Do We, Women, Like To Be ‘Pursued’?

harassedforloveBoys will be boys; that is the universal truth we all have come to realize. A boy will check out a girl and drive her out of her comfort zone, a boy will stalk (virtual or physical) the girl relentlessly just because he can, a guy will invade her privacy so as to gather her intimate details, a boy will try touching her body just to prove his love for her and soon, the same boy would throw acid at her. Because he did everything that he has seen in vicinity or in movies, why didn’t he still get the girl in question?

Movies have been our dreamy land, they have helped us tackle reality in a very dramatic manner. They provide us a cushion to cry our eyes out, a cushion to vent our anger on, a cushion to base all our lovey-dovey fantasies on; movies provide a recluse we all willingly immerse ourselves into.

However, there are certain movies that inspire us, inspire us to be good or to mimic our crushes in existence. Movies influence people on a large scale, and it is a boon and a curse too.

All the misogynistic, stalking and harassing thoughts find their prey in the minds of young (sometimes old) and easily influenced people. They would watch Ranjhanaa and feel the need to do what Dhanush’s character did, stalking Sonam who apparently didn’t mind it one bit and relished in the attention. However, in our real world, no Sonam would want to be stalked relentlessly, no Sonam would want to be creeped by a guy who doesn’t understand the meaning of no. No Sonam might lead a life of dignity after the guy gets disheartened by her no and decides to attack her, physically and mentally both.

Stalking, obsession and relentless persuasion has been glorified by our Bollywood. In real world, no woman wants to be stalked, no woman wants to be chased and such myths that has been solidified time and again by Bollywood, sadly, find many takers. In the movies a woman is initially furious at being followed but the fury soon turns into an exasperated pout, all in the duration of a song. Look back at the number of classic serenades where the hero waylaid the woman, tugged at her dupatta or pallu or jumped out from behind a tree. And the stalking would end, always, in a shaadi. Always.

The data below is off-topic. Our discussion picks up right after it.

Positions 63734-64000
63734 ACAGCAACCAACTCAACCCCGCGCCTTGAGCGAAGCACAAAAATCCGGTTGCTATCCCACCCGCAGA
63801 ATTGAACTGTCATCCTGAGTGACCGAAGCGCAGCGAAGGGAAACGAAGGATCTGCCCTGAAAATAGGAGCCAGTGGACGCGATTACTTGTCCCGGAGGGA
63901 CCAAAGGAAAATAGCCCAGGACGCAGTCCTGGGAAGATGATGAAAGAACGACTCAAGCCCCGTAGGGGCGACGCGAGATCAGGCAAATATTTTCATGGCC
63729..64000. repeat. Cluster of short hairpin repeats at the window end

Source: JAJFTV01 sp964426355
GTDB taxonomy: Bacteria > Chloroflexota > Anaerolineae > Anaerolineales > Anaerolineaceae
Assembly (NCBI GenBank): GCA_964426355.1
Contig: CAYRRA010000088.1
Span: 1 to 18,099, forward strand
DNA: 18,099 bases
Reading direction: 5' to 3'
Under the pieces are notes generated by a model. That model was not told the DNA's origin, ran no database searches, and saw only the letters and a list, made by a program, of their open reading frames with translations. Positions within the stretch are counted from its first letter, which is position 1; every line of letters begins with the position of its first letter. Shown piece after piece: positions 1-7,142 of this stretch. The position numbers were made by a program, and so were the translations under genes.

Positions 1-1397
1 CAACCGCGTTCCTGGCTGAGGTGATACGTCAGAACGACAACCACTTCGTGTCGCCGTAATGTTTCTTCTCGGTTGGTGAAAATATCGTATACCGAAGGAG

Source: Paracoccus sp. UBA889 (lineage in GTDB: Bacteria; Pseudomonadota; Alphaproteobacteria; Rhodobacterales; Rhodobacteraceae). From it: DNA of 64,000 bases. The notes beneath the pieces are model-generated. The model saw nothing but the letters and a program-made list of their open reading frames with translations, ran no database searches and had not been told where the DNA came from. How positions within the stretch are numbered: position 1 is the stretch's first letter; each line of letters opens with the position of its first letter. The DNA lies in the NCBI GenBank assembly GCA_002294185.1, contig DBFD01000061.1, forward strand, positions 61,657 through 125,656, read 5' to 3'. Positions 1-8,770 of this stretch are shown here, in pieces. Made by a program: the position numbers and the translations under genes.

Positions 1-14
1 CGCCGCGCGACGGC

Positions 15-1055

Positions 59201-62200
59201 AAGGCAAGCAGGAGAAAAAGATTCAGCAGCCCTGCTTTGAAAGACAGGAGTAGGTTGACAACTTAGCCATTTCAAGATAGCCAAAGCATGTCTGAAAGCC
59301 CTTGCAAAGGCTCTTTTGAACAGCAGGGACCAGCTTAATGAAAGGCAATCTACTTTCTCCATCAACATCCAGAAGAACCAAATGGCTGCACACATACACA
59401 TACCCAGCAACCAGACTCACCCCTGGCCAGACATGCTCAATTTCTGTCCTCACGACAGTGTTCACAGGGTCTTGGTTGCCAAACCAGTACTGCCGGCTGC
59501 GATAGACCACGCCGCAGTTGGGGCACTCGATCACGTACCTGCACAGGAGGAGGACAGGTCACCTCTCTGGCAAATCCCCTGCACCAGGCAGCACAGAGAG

As per this logic, any man pursuing me just has to sing a song, shower some gifts (preferably a blood-written letter), chase me and creep the hell out of me, and in the end I will give in. We might perfectly have the relationship full of love and the never-shown abuse, and of course, the invasion to privacy.

With time, the chase became far less lyrical, far more offensive and much more sexist -the pawing became aggressive and you had to be naive to laugh it off. But it wasn’t until recently when real life stories of violent stalking, acid attacks and deadly retribution for rejection surfaced that everyone began sitting up to make the connection. Recurrent cases of acid attacks, murder, rape and harassment have finally formed the ugly face of rejection. Instead of becoming Devdas, many would go for such crimes and get their revenge.

A young woman in Burari was stabbed 27-28 times by her stalkers, and have finally succumbed to her wounds. She died, died for someone else’s love, and died for her choice of saying no, died because she should have fallen in love when pursued.

And that is the real love story. Love story no one tells, a love gone horribly wrong.

Isn’t it time that authorities take the process of stalking a bit more seriously? Stalking is nothing but an epidemic, eventually leading to many young women’s untimely death.

There is nothing romantic about constantly pursuing and creeping a woman, it is harassment. There is nothing romantic in seeing a girl and tracking her phone number down, it is invasion of privacy. There is nothing romantic in hoarding the girl for a yes, when all she wants to say is a no. There is nothing romantic in serenading her with emotional threats. There is nothing romantic in kissing her without her consent.

Just to settle the air, there is nothing romantic about dangerous aggressive behavior that does not count a woman’s voice. Period.

Yugansha Malhotra

Image Sources:

The Viewspaper